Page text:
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Image credit: TenderCuts

VC Q&A: Why India’s rural development bank invested in an online butcher’s $15m fundraise

March 4, 2021

Last month, TenderCuts — an online grocer selling high-end meat and seafood — raised $15 million funding from Mumbai-based private equity firm Paragon Partners and NABVENTURES, the VC arm of India’s state-owned National Bank for Agriculture & Rural Development (NABARD).

According to the Chennai-based startup, India’s consumer market for meat is worth $100 billion; but 95% of that market is “disorganized.” In other words, the vast majority of meat and seafood in India is sold in open-air markets or at streetside stalls – often by farmers and fishermen themselves, or by small-scale ‘mom and pop’ merchants.

While this gives Indian consumers the flexibility to buy specific, ‘never-frozen’ cuts direct from vendors, it also makes the imposition, maintenance, and regulation of robust quality and hygiene standards a difficult proposition.

As India’s middle class expands — and, along with it, the country’s taste for meat — TenderCuts is bringing an alternative option to market, offering guarantees of quality, safety, and convenience in exchange for a higher price point.

In addition to freshly cut-to-order chicken, mutton, and seafood, the startup sells a range of pre-prepared and ready-to-eat products.

TenderCuts is pursuing an online-to-offline model combining an e-commerce platform with a physical store presence. It operates 25 outlets across Chennai and Hyderabad which serve both walk-in customers and online shoppers who are picking up their orders. Customers can also have their meat delivered to their doorstep within two hours of it being cut.

Under the bonnet, all of this is made possible by what the startup describes as “a fully integrated supply chain fueled by proprietary technology.”

The NABVENTURES and TenderCuts teams seal the deal. Image credit: NABVENTURES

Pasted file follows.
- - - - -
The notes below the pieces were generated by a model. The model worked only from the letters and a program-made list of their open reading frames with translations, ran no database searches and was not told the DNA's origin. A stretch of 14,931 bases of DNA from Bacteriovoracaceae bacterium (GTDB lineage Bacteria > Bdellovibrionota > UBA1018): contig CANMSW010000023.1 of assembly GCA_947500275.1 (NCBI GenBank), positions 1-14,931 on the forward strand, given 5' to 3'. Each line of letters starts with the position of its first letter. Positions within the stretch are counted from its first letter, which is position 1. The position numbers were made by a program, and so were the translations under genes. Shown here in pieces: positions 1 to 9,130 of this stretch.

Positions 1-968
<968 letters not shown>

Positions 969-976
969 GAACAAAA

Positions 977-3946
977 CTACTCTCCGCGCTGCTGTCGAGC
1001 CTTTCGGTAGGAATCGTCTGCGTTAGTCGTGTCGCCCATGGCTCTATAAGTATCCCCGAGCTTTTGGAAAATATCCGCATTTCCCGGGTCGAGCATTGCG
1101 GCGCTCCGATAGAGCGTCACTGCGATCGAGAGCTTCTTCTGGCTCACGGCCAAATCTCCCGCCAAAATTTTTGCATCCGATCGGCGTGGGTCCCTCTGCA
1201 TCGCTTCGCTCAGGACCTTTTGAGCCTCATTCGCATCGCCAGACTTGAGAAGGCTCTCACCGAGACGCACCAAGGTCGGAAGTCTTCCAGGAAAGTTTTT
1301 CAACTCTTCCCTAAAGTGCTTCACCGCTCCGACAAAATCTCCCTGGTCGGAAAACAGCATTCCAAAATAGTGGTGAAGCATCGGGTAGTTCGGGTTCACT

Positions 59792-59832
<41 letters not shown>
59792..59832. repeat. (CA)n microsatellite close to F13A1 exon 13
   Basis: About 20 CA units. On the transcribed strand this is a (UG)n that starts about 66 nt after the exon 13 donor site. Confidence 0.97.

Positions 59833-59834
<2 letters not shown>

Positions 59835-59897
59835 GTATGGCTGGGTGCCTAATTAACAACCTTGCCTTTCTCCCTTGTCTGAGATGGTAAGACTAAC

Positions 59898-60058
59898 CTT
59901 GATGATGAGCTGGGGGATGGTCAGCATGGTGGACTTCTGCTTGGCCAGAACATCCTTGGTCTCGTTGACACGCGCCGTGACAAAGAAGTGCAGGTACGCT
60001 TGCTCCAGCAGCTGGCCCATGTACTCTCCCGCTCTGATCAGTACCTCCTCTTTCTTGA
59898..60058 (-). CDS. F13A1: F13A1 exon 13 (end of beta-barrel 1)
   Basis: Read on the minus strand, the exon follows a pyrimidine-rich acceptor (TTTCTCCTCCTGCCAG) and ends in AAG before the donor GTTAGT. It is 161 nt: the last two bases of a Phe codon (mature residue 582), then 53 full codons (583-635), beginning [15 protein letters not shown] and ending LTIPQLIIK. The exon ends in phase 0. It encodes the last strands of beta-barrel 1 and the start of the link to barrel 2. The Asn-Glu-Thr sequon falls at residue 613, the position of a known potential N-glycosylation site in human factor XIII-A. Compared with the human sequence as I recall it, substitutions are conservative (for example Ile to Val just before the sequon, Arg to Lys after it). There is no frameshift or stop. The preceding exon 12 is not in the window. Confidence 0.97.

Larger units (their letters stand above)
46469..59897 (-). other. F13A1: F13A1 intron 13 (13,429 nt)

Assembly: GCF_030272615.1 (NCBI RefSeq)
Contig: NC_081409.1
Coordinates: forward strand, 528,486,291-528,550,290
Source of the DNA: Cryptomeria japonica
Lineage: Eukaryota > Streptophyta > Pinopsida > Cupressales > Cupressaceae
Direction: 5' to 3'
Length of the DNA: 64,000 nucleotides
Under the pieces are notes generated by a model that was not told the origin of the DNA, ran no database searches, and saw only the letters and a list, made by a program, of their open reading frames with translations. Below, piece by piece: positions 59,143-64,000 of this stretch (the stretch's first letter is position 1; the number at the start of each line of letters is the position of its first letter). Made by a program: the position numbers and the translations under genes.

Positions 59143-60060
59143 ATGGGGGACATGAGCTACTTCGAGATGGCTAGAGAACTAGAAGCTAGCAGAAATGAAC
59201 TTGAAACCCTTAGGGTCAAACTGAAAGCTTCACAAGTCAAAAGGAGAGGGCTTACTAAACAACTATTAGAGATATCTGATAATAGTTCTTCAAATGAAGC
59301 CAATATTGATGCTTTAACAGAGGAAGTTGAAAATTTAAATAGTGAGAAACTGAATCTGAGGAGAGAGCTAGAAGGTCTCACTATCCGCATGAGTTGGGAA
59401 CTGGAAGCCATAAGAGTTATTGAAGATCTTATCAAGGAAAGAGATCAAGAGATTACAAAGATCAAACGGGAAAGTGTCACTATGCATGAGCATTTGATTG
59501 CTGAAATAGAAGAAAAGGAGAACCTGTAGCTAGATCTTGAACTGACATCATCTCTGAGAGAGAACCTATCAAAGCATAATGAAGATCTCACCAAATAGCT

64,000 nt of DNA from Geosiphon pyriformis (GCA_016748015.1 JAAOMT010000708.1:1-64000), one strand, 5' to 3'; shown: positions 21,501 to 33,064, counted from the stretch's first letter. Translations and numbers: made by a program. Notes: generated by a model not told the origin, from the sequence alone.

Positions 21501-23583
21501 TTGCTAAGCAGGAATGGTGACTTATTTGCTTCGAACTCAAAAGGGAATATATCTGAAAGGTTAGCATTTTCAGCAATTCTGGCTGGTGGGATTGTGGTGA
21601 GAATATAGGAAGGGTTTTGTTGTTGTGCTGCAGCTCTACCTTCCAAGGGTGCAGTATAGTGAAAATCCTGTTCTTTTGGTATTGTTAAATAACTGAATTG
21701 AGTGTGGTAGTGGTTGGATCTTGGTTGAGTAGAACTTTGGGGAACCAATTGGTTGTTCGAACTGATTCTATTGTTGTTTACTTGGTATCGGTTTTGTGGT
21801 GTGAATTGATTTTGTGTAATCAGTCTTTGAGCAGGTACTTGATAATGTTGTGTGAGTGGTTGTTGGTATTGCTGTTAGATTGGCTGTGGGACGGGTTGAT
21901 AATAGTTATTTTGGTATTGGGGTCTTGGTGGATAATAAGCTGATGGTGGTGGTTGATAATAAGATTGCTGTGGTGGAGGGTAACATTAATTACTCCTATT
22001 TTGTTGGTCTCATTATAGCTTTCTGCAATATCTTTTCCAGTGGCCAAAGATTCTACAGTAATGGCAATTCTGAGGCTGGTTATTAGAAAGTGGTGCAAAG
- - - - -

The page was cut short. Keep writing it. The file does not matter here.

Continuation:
It marks NABVENTURES’ first investment into a consumer-facing business. Playing true to type, the firm — which was launched by NABARD in early 2019 — has so far backed ag-focused companies, such as farmer fintech platform Jai Kisan and soil sensor startup Krishitantra.

Read on to hear from NABVENTURES CEO Rajesh Ranjan on why the fund decided to make the move downstream with its TenderCuts deal.

AFN: Is this NABVENTURES’ first investment in a consumer-facing company?

Rajesh Ranjan (RR): NABVENTURES is a venture-growth fund with an investment focus centered around tech-enabled startups in the food and agribusiness value chain. We invest across all stages of the value chain, from inputs to consumer brands […] Tendercuts is the maiden investment from the fund on the consumer side.

AFN: So why did you decide to invest in TenderCuts?

RR: The Indian F&B market is the third largest in the world with market size of $635 billion. It is expected to grow at a CAGR of 8.7% to reach $965 billion by 2025. The rising middle class consumers are increasingly vocal about their preference for quality brands, including F&B brands.

There lies an opportunity in the F&B space to create D2C [direct-to-consumer] brands that demonstrate customer stickiness by delivering on the brand promise, through quality, eliminating the middlemen, offering superior customer experience and convenience, and using a mix of cold chain and IoT tech to maintain high quality through the supply chain. TenderCuts fits the bill perfectly.